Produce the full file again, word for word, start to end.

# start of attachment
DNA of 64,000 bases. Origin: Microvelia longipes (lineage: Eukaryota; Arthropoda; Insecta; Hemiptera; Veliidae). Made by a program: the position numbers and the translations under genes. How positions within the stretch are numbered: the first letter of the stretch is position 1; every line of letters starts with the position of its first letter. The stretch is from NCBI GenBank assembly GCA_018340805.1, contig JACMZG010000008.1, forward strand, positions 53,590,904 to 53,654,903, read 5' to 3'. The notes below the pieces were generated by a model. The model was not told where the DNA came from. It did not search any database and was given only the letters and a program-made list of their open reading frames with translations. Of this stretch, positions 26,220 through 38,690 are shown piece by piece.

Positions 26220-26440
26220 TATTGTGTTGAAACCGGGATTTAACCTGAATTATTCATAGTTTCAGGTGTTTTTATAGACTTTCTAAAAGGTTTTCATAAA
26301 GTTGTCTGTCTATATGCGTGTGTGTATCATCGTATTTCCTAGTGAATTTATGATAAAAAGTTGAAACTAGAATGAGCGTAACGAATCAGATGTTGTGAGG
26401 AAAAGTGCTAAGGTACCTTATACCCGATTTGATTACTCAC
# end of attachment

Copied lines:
DNA of 64,000 bases. Origin: Microvelia longipes (lineage: Eukaryota; Arthropoda; Insecta; Hemiptera; Veliidae). Made by a program: the position numbers and the translations under genes. How positions within the stretch are numbered: the first letter of the stretch is position 1; every line of letters starts with the position of its first letter. The stretch is from NCBI GenBank assembly GCA_018340805.1, contig JACMZG010000008.1, forward strand, positions 53,590,904 to 53,654,903, read 5' to 3'. The notes below the pieces were generated by a model. The model was not told where the DNA came from. It did not search any database and was given only the letters and a program-made list of their open reading frames with translations. Of this stretch, positions 26,220 through 38,690 are shown piece by piece.

Positions 26220-26440
26220 TATTGTGTTGAAACCGGGATTTAACCTGAATTATTCATAGTTTCAGGTGTTTTTATAGACTTTCTAAAAGGTTTTCATAAA
26301 GTTGTCTGTCTATATGCGTGTGTGTATCATCGTATTTCCTAGTGAATTTATGATAAAAAGTTGAAACTAGAATGAGCGTAACGAATCAGATGTTGTGAGG
26401 AAAAGTGCTAAGGTACCTTATACCCGATTTGATTACTCAC